Today, the Architecture for Humanity (AFH) Board of Directors released its first official statement since news broke on Jan. 16 that the San Francisco–based non-profit organization was filing for bankruptcy after 15 years in operation. Although the organization had laid off all staff members and stopped accepting donations on Jan. 1, the initial announcement of AFH’s closing came as a shock to many, including AFH co-founder Cameron Sinclair, who said he heard the news on Jan. 15 from a reporter.
Though the non-profit organization is closing due to a lack of funding, chapters around the world have vowed to stay active and continue their mission.
Here is the AFH Board of Directors’ official statement.
January 22, 2015
Statement: From Board of Directors, Architecture for Humanity
It is with great regret that we announce that Architecture for Humanity, LLC will be filing for Chapter 7 bankruptcy. The Board expects that the bankruptcy will be filed within the next two weeks. This decision was made after serious consideration and review of all options. All staff was laid off as of January 1, 2015 and the physical office in San Francisco has been closed. As of January 1, 2015, the organization also stopped accepting donations. It is important to distinguish that while Architecture for Humanity as a 501c3 company is filing for bankruptcy, many of the international chapters of Architecture for Humanity, while they share a common name, are separate legal entities and will continue their work without pause. Additionally, the U.S. based chapters of Architecture for Humanity are managed by all volunteer directors, and those directors have vowed to continue the work of the organization, though it may be under a different name. It is a testament to what Architecture for Humanity has meant to the profession that the work will continue.
Architecture for Humanity has had incredible partners and funders that made our work possible over the last 15 years but, like many charity organizations, we have had serious funding challenges. Our leadership worked to overcome the funding gaps to the best of their ability, but the deficit combined with budget overruns and an overall decrease in donations finally became an insurmountable situation.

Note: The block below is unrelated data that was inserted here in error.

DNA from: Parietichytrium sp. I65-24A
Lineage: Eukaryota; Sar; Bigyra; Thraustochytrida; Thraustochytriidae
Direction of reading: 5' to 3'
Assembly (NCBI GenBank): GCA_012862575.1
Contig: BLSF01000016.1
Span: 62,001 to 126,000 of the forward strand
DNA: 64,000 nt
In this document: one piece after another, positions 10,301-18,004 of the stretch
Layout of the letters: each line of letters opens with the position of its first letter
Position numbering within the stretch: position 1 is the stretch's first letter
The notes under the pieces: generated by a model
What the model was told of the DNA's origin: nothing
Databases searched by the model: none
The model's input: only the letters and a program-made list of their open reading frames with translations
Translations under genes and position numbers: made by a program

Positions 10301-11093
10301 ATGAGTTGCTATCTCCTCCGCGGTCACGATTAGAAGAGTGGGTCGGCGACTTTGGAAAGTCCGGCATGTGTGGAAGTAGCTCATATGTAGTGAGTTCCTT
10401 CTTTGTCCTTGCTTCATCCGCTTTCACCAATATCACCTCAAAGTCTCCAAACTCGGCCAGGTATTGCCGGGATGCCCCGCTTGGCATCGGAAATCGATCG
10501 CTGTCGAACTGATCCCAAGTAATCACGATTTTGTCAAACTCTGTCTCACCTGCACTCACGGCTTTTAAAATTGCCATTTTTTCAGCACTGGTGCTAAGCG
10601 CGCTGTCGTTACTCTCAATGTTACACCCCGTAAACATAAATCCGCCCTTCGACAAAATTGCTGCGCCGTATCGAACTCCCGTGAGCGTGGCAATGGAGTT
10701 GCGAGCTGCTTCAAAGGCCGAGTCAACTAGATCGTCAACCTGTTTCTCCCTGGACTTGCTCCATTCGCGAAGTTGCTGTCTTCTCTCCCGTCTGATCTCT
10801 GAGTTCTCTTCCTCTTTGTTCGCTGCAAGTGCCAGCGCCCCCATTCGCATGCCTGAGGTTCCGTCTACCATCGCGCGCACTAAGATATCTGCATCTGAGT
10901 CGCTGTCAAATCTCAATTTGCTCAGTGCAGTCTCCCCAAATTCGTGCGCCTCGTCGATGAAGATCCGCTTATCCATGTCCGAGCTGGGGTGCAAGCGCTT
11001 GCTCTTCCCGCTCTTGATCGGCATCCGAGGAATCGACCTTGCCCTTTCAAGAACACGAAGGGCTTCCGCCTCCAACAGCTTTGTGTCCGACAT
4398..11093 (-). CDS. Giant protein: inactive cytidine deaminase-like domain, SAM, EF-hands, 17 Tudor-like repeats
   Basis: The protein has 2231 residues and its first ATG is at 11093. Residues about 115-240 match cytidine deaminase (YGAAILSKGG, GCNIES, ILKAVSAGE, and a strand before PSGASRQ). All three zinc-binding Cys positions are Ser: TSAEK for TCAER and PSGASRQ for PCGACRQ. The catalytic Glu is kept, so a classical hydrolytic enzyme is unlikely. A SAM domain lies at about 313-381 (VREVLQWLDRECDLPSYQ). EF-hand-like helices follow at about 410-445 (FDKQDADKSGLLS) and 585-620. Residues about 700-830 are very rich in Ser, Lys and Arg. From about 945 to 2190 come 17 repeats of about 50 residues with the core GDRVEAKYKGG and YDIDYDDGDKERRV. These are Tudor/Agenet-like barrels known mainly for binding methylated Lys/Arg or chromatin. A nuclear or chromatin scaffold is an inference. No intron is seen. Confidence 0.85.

Even with this sad news, it is important to remember what the thousands of Architecture for Humanity volunteers and staff accomplished and inspired over the last 15 years. In 2006, the TED Prize was given in recognition of this work and spawned the Open Architecture Network, a platform that allowed a community to be born surrounding open source design and connected the world of humanitarian design globally in the digital space like no one had done before. Architecture for Humanity has provided important public interest design services to communities with critical needs across the globe, including post-disaster reconstruction in the United States, Haiti, the Philippines, South Africa, and Japan. We encourage everyone to take a look at the incredible work that has been done. “Design Like You Give A Damn”, a phrase coined by co-founder Cameron Sinclair, became a motto and transformed into an annual conference and two published books showcasing public interest design. Further, this motto became a part of architecture as a profession. In many ways, Architecture for Humanity helped to begin the humanitarian design movement. We now look to chapter members, volunteers, former staff, and the profession at large to lead the way.
The Board will continue to share any new updates with you via the Architecture for Humanity website.
We are extremely proud that Architecture for Humanity has been able to positively impact millions of lives through the power of design. We humbly thank you for all of your support.
Architecture For Humanity
For more information on AFH's filing for bankruptcy, check out Nate Berg's piece on organization's financial troubles and its future.